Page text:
Granville Tailer Woods
|Born||April 23, 1856|
Columbus, Ohio, US
|Died||January 30, 1910 (aged 53)|
New York City, US
|Resting place||St. Michael's (Episcopalian) Cemetery, East Elmhurst, New York|
Granville Tailer Woods (April 23, 1856 – January 30, 1910) was an inventor who held more than 60 patents in the U.S. He was the first African American mechanical and electrical engineer after the Civil War. Self-taught, he concentrated most of his work on trains and streetcars. One of his notable inventions was a device he called the Synchronous Multiplex Railway Telegraph, a variation of induction telegraph which relied on ambient static electricity from existing telegraph lines to send messages between train stations and moving trains. His work assured a safer and better public transportation system for the cities of the United States.
Granville T. Woods was born to Martha J. Brown and Cyrus Woods. He had a brother named Lyates. His mother was part Native American and his father was African American. Granville attended school in Columbus, Ohio until age 10, but had to leave due to his family's poverty, which meant he needed to work; he served an apprenticeship in a machine shop and learned the trades of machinist and blacksmith. Some sources of his day asserted that he also received two years of college-level training in "electrical and mechanical engineering," but little is known about where he might have studied.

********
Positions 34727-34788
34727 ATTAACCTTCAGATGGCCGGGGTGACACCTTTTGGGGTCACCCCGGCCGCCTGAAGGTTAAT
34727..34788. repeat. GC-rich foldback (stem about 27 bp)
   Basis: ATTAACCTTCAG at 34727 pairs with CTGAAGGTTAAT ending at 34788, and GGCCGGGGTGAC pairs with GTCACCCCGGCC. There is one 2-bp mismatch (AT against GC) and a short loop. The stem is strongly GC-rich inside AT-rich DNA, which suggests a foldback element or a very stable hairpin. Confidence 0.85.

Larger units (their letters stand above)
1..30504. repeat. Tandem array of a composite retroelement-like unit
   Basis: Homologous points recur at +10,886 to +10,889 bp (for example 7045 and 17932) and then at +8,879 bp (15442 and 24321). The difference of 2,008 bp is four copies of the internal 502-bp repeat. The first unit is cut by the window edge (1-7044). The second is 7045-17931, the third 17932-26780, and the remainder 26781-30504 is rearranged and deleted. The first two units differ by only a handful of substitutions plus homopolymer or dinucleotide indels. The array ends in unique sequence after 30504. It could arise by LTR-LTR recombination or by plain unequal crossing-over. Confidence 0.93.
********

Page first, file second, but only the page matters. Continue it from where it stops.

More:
In 1872, Woods obtained a job as a fireman on the Danville and Southern Railroad in Missouri. He eventually became an engineer, and in December 1874 moved to Springfield, Illinois, and worked at a rolling mill, the Springfield Iron Works. He studied mechanical and electrical engineering in college from 1876–1878.
In 1878, he took a job aboard the steamer "Ironsides", and, within two years, became Chief Engineer. When he returned to Ohio, he became an engineer with the Dayton and Southwestern Railroad in southwestern Ohio. In 1880, he moved to Cincinnati, Ohio, and established his business as an electrical engineer and an inventor. After receiving the multiplex telegraph patent, he reorganized his Cincinnati company as the Woods Electric Co. In 1892 he moved his research operations to New York City, where he was joined by his brother, Lyates Woods, who also had several inventions.